The Yotel brand is on a roll at the moment. It has a core brand – Yotel, then an extended stay brand called Yotelpad.
And then there is the Yotelair brand which are in or near airports, both landside (before security) and airside (after security). New Yotelair properties recently opened not only at Changi the Jewel and also both landside and airside at the new Istanbul Airport, to add to properties at London Gatwick, London Heathrow, Amsterdam Schiphol and Paris CDG, as well as five city hotels in New York, Boston, San Francisco, Washington DC and Singapore.
New hotels are also coming in Edinburgh, Glasgow, Geneva, Amsterdam, Miami, Dubai, Mammoth, Park City, Porto and New York Long Island City.
Yotel’s major shareholders include a controlled affiliate of Starwood Capital Group, the Talal Jassim Al-Bahar Group, United Investment Portugal and Kuwait Real Estate Company (AQARAT). Yotel was created by YO! founder Simon Woodroffe OBE.
Check-in is via automatic kiosks which are easy to use, although seeing that I was well past millennial age, a member of staff came over and walked me through the process. It takes a scan of your passport or identity card and of course you swipe your credit card, then you generate your own keys on a pad and are ready to go. The reception is one Level 4 and most of the rooms (called cabins) are on level 4M one floor up.
Staff are very helpful. The only thing to bear in mind is that there are no storage facilities, so when you check out you’ll need to go down one level and pay for baggage storage at the Jewel facility should you need this – it’s about S$25 (Singapore Dollars) per day for a checked bag size.
You can also use the showers here (and not stay). The current price for this is S$20.
And you can stay at the hotel in four hour increments – check the website for the current rates.
Where is it?
On level 4 of the Jewel building. To reach it take the link bridge from Terminal 3 and then go up one level either via the escalator or lift (the lifts get very busy, so if your bags aren’t too large, take the escalators). You’ll see the entrance for the hotel on the right. If you are coming in from Terminal 4 (for instance) bear in mind you’d have to use the free hotel shuttle bus to get here.
The 130 rooms all have adjustable mood lighting which can be controlled through four separate switches. All the rooms are en suite with two showerheads (power shower and rain shower, and the beds are like hospital ones, so you can raise the upper half up and watch the large screen television, or recline and sleep on them.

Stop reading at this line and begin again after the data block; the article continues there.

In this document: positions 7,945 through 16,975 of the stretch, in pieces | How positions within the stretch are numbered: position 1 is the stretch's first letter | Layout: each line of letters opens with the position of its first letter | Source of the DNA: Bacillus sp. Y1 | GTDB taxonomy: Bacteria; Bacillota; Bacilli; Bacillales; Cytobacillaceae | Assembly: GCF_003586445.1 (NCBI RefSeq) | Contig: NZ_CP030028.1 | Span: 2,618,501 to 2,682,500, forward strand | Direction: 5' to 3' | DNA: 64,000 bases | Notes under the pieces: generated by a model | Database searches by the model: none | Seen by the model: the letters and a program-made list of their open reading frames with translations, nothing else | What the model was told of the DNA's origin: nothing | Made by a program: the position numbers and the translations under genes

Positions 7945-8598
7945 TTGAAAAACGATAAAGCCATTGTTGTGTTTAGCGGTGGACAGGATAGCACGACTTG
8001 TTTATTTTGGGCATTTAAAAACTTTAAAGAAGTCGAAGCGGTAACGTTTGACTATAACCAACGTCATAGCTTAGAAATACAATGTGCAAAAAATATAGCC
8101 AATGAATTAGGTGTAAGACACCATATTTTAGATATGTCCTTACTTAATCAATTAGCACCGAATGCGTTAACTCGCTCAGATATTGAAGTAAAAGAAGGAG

I was in an entry level Premium Queen Cabins (10 sqm) which the site says can cater for two people – I’m sure it could, though it would be a tight fit but was fine for one, and there are larger Family Cabins (21 sqm) sleeping up to four. There are also fully accessible cabins.
To make the most of the space available you can push your bag under the beds, and there are hangers on the wall (two, though I’m sure they’d give you some more if required). The bed was comfortable and sound proofing was very good. There are also lots of power points and USB sockets for charging all my electrical items thing.
There are curtains and a sliding door for the divider between the bathroom and the bedroom for privacy if there’s two of you. Provided in the room are two small bottles of water and a couple of tooth brushing kits. There are some useful shelves in the wall by the door, and hooks for hanging items in the bathroom. It’s all been carefully thought out.
Wifi is free and very fast, and you can stream your own content from your device onto these large TVs in the room. The rooms can be booked for a minimum of four hours, and if you want a late check out beyond 1200 then it’s around S$25 for every two hours past this point.
Outside in the corridor it’s possible to sit if you are with a larger group or just getting a little claustrophobic in your room. This is the upper level of the two storey cafe (see below). I walked around the Jewel exploring and then paid S$80 for a foot, shoulder and back massage at a place opposite the hotel, which was a good way of unwinding after a week’s work travelling.
Food and drink
There is a good little self-serve café called Komyuniti (all in capitals the way they do it) on the lobby level which has a great view out into the Jewel from an open balcony. In fact the Rain Vortex – the world’s tallest indoor waterfall and the iconic feature of the Jewel can be seen from here, so you can sit and watch the evening light show from the café. In the morning the waterfall starts at 0800 on a weekday. It gave me quite a shock when I was quietly working in the cafe and it suddenly began.
Free coffee, tea and water is served here all day, and the breakfast in the morning is exceptional value for money – S$10 when I was staying, which considering the Jewel is very high end means you’d struggle to get a coffee and pastry for that in most of the outlets.
If you want to eat in the evening, go down to the second basement level of the Jewel and head into Five Spice which has lots of Asian and Western options. I had a three-course meal there for S$12.50 and it was delicious.
Other than the Jewel, there is a small but well equipped fitness centre on site.
This is an excellent option for a one-night stay and access to the Jewel. The rooms are comfortable and it’s worth trying one of these Yotels just for the experience, I think. I would certainly stay in another if it was in the right location and for the right price.
- Best for A ringside view of the Jewel and comfortable and affordable stay in Singapore
- Don’t miss Having a free coffee in the evening and watching the light show on the central waterfall
- Contact Yotelair, Level 4, Lobby H, Jewel Changi Airport, yotel.com